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Sullivan’s newest school is also, in a way, its oldest

The first chapter in the story of the Sullivan Foundation really begins in southern Indiana, in the town of Madison. It was there that Algernon Sydney Sullivan was born and spent his formative years.

In fact, even today, at the corner of 2nd and Poplar Streets, sits a beautiful and beautifully restored brick house originally built in 1818 by Jeremiah Sullivan, just four years prior to Algernon’s birth.

Hanover College students participate in the Community Stewardship Initiative’s Spring Service Day

Now, nearly two centuries after Sullivan’s birth, the latest news from the foundation that bears his name comes from just around the corner. Hanover College, in the town of Hanover only a few miles away, is where he began his college career (ultimately graduating from Miami University of Ohio). It is also one of two new members of the Sullivan Foundation family.

The historical connection between Hanover and Sullivan is not the only reason the two institutions are coming together, of course. Hanover has a proven commitment to service and has, in recent years, doubled down on that commitment.

A standout among Hanover’s service offerings is the recently established Community Stewardship Initiative (CSI). The organization takes aim at integrating students into the larger community by partnering with local service organizations.

“Each student assigns themselves to an organization in the Jefferson County area,” says David Harden, Hanover’s Director of Experiential Learning. “They get to know them, they spend time with them. They get to know what some of their needs are. Then they bring those needs back to our organization and we find out what we can do as a college.”

Students take part in a poverty simulation exercise

That emphasis on true engagement is the cornerstone of the initiative. Harden and others at Hanover want to build face-to-face connections, both to better serve the organizations and to break down the invisible walls that often exist between academic institutions and the communities that surround them.

That type of division is particularly common for schools like Hanover, an elite liberal arts college in a county of less than 40,000 where more than half of all families receive some kind of public assistance. CSI promotes service not for the purpose of scoring points on a CV, but for creating a dialogue between the college and the community.

“We don’t decide what they need,” says Harden, “we listen to what they need. And then we go serve.”

The focus of CSI is broad. Student groups have worked with the United Way, Habitat for Humanity, and a local food pantry called House of Hope, among many others.

At Madison Consolidated High School, for example, Hanover students have helped high schoolers with their community garden, even making sure it’s maintained during summer vacation and assisting in the distribution of the food it produces.

Since the founding of CSI, the pivot toward experiential service learning at Hanover has only increased. The 2015 arrival of the college’s new president, Dr. Lake Lambert III, brought with it a challenge: to complete 1,827 hours of service work (commemorating Hanover’s 1827 founding) before his inauguration as president.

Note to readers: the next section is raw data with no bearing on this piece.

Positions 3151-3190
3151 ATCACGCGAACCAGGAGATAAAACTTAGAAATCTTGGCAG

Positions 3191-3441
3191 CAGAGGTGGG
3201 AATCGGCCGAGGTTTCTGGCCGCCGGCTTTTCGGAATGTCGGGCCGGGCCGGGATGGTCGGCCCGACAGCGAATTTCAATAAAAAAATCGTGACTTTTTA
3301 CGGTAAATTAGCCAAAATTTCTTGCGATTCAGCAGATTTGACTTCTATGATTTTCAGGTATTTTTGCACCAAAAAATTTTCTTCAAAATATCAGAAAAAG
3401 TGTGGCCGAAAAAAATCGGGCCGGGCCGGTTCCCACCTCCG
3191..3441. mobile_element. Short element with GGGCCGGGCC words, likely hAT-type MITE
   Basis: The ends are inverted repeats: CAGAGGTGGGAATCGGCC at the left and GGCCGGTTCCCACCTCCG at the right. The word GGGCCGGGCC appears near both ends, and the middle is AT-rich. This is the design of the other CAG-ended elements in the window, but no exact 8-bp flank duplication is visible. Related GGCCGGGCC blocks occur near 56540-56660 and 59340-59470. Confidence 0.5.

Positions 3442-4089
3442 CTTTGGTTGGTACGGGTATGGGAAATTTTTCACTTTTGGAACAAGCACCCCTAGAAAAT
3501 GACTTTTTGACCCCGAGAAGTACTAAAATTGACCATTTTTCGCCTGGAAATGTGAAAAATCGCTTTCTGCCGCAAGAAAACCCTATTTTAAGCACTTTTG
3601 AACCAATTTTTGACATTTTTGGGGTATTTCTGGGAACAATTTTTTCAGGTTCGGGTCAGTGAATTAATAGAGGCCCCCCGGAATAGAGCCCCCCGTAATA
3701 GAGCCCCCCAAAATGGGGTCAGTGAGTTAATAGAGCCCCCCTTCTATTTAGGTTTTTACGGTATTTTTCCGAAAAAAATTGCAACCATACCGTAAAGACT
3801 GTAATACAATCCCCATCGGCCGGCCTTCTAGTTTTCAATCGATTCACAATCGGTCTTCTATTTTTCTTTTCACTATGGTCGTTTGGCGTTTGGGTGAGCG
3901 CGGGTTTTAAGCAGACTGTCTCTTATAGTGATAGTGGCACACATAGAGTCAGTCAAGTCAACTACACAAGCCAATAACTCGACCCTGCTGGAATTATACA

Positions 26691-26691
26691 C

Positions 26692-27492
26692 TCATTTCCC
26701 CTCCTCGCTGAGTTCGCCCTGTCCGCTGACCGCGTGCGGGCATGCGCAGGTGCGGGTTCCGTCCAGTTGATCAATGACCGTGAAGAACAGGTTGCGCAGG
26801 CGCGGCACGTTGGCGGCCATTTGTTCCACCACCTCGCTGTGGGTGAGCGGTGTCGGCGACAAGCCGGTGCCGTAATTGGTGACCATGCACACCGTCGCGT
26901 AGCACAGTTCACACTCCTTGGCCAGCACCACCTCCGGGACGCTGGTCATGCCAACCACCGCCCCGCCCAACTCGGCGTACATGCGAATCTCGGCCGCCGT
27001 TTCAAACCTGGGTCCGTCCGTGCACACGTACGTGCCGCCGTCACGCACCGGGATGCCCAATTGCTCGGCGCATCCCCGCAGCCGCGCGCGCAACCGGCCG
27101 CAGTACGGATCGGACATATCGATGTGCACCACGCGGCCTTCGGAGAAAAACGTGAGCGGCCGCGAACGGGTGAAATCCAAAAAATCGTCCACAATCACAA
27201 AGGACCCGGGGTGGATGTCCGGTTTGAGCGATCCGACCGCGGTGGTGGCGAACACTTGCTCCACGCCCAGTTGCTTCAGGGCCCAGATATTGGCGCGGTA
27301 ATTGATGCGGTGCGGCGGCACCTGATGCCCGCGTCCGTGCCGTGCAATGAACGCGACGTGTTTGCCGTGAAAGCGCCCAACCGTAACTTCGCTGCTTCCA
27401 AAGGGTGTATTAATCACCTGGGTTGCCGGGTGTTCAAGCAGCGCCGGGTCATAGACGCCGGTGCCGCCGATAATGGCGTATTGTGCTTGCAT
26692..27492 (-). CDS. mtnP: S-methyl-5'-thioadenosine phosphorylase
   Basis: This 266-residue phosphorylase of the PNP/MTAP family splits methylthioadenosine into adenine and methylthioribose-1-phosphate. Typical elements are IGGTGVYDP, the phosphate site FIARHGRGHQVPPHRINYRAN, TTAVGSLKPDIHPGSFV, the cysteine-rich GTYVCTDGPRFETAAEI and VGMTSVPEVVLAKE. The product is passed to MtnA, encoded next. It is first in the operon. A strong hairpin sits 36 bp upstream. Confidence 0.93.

“That was from the first of September when he arrived here until the first of October,” says Harden, “and we were able to do that, which was really cool.”

Hanover promotes the future of the area as well, through collaboration like the one it has with Envision Jefferson County, a community development organization. Envision’s chairperson, coincidentally, is Valicia Crisafulli, a Sullivan Award recipient. One of those collaborations promises to create an online portal and database to track Hanover students’ service work all over the county to better understand the impact their efforts are having.

Efforts to help students understand the kind of conditions less fortunate Jefferson Countians must face every day can also happen at the theoretical level, but there is always a hands-on component. Many students recently participated in a poverty simulation in which they “live” for a month facing daily responsibilities. Each week was represented by a 15-minute period, during which they had to go to work for seven minutes, pay bills, take care of their children, all on whatever small budget they were earning.

Hanover student Audrey Masterson found the simulation changed her view significantly.

“I thought I already had an idea of how hard living in poverty is, but it turns out I had no clue at all,” says Masterson. “No matter how hard I worked to get money, there was no way to get out of poverty. It made me think about the stories people have outside their jobs. It was a wakeup call.”

Whether in the classroom or in the field, experiential learning is not just a buzzword at Hanover. The more ties made to the world outside the campus, the better for Jefferson County, the college, and the students, whose educations are as much a benefit to them as their work is to the community.

Hanover’s exemplary efforts to keep improving on its service record make it a valuable addition to the Foundation’s network. That they will be bestowing Sullivan Awards at Algernon Sydney Sullivan’s alma mater and just a few miles from where he was raised makes for a nice historical symmetry.

The Jeremiah Sullivan House, as the home is known today, is now a museum open to the public. It ought to make the perfect place for future Hanover Sullivan Award honorees to visit after they receive their medallions on graduation day.

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